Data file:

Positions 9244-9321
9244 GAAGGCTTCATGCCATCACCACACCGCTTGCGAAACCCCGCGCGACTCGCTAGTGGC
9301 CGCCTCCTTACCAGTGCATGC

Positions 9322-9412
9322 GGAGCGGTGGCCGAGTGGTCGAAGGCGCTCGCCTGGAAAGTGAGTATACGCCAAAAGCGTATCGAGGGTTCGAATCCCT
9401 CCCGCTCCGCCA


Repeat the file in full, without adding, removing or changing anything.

Positions 9244-9321
9244 GAAGGCTTCATGCCATCACCACACCGCTTGCGAAACCCCGCGCGACTCGCTAGTGGC
9301 CGCCTCCTTACCAGTGCATGC

Positions 9322-9412
9322 GGAGCGGTGGCCGAGTGGTCGAAGGCGCTCGCCTGGAAAGTGAGTATACGCCAAAAGCGTATCGAGGGTTCGAATCCCT
9401 CCCGCTCCGCCA